If you recently had or ordered a sleep study to test for sleep apnea, the question foremost in your mind is probably what your results have to say about your sleep health or the health of your patient.
However, unless you know what to look for, your sleep study report may seem more perplexing than informational.
Here are six things you need to know in order to be able to read and understand a sleep study report.
Note: You should review your results with your physician and discuss your diagnosis, next steps and treatment options.
1. The first number you should look for: the AHI or RDI
Also known as the apnea/hypopnea index, this statistic is the definitive metric in determining if a patient suffers from sleep apnea. It counts the average number of apneas and hypopneas—in other words, respiratory events that cause a significant decrease in airflow— that the patient experiences per hour.
A quick look at this number can give you an idea of where you or your patient falls on a scale of sleep apnea severity.
2. Other sleep disruptions: arousals, leg movements
It’s called sleep apnea for a reason, right? In fact, it turns out that this name is a very limited picture of respiratory and brain-related events that can disrupt a patient’s sleep.
Many different events can be of concern. Apneas are probably the most well-known characteristic of this sleep disorder; they occur when a patient’s breath stops completely for at least ten seconds. But a hypopnea, a partial cessation of airflow, can be just as serious. There are also RERAs (respiratory effort related arousals) that can disrupt the breath or depth of sleep without qualifying as either of the two above events. Furthermore, the sleep study should pick up on any arousals (partial awakenings) or excessive movements of the legs. All of these factors should be taken into account when assessing sleep quality and considering treatment options.
Learn more about apneas, hypopneas and arousals here.
3. Sleep stages
During the night, humans progress through several sleep stages, known as N1, N2, N3, and REM sleep.
Adults typically cycle through the stages in that order multiple times per night. However, certain sleep disorders can disrupt and fragment this cycle, making it impossible for patients to achieve normal, revitalizing rest. For instance, sleep apnea can result in arousals that prevent people from ever sinking into the deepest stage of sleep that they need to feel recharged in the morning.
During the sleep study, brain monitors will keep track of which stage of sleep you are experiencing and will allow technicians to observe any irregularities.
For some people, sleep apnea is worse during REM sleep. A 2012 study in the Journal of Clinical Sleep Medicine analyzed 300 sleep studies and found that half of patients had a 2x increase in AHI while in REM sleep.
4. Body position
Similar to sleep stages, body position can also impact the severity of sleep apnea. The same 2012 Journal of Clinical Sleep Medicine study that analyzed 300 sleep studies found that 60% of patients had a 2x increase in AHI while sleeping on their backs. This is why the sleep technician will try to get each patient to sleep on his/her back for at least a portion of the sleep study.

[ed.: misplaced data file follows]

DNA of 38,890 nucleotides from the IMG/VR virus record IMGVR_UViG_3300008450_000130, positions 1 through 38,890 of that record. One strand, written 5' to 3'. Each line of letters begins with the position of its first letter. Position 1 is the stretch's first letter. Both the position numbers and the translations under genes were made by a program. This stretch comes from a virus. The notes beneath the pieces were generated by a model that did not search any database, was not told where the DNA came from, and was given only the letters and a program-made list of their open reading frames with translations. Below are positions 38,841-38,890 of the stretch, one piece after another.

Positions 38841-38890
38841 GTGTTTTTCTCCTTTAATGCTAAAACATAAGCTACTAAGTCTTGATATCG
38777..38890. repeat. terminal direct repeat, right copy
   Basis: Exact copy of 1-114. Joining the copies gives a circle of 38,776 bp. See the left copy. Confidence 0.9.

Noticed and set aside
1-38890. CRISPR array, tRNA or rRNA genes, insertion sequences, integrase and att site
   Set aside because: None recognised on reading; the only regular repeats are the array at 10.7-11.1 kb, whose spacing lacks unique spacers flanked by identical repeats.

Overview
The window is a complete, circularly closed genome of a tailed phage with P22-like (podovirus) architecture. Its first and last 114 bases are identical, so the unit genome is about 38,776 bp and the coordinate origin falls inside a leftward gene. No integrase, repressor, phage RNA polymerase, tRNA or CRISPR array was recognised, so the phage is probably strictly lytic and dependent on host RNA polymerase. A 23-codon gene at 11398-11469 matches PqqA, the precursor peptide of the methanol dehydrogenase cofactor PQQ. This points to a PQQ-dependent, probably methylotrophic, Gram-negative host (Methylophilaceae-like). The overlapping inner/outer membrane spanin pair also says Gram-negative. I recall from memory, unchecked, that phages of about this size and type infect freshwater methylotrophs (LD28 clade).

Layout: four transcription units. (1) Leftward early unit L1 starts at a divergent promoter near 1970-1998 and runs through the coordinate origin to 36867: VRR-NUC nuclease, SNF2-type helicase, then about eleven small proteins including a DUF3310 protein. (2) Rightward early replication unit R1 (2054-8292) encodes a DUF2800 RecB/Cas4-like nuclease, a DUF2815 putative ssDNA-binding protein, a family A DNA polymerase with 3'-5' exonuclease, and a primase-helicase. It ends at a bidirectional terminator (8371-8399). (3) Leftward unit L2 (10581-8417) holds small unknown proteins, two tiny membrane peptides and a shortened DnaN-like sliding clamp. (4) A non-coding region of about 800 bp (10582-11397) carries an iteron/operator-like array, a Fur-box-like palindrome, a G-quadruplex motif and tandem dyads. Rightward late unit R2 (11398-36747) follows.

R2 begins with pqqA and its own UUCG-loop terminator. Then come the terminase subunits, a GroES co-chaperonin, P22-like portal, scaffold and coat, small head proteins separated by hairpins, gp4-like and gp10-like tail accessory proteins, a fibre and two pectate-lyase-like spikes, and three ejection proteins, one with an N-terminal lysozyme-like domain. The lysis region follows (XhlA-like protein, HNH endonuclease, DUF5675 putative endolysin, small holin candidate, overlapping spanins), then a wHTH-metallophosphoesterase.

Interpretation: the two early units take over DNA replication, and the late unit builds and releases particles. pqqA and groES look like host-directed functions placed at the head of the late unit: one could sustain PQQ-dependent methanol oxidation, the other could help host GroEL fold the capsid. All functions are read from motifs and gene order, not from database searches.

The sleep study should show how much of your sleep time was spent on your right side, left side, prone (on your stomach) and supine (on your back).
5. Oxygen desaturation (SaO2)
If you stop breathing repeatedly during sleep, you’re not getting the amount of oxygen into your bloodstream that you need. Your oxygen saturation (SaO2) measures the percentage your body’s oxygen capacity that is actually being inhaled. In people with very severe sleep apnea, their oxygen levels can fall as low as 60% of ideal or lower during sleep—meaning that they are absorbing slightly over half the oxygen they need to function.
If your saturation dips anywhere below 95%, your brain and body are not getting enough oxygen. This can cause brain damage and serious cardiovascular problems. Fortunately, you can ensure you are getting the airflow you need by using a PAP (positive airway pressure) device, which will restore you to normal breathing and a good night’s sleep.
Check out this post to learn more about how oxygen saturation is measured during a sleep study.
6. Recommended therapy or next steps
Depending on the findings of your sleep study, the interpreting physician may recommend another sleep study or CPAP therapy. Here are a few examples of the most common next steps after completing a sleep study (learn more about the different types of sleep studies here):
- If you had a baseline PSG only which showed sleep apnea, you may need to return for a CPAP titration.
- If your CPAP titration was not complete, you may need to return for another CPAP titration or a bi-level titration (learn more about the different types of PAP devices here).
- If you had a successful CPAP titration, you may need to schedule a CPAP set-up.
- If you had a home sleep apnea test (HST) you may need to have an in-center study, titration or autoPAP titration at home.
- If your doctor suspects narcolepsy, you may need to return for a PSG & MSLT.
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Editor’s Note: This post was originally published in November 2015 and has been edited and updated for accuracy and comprehensiveness.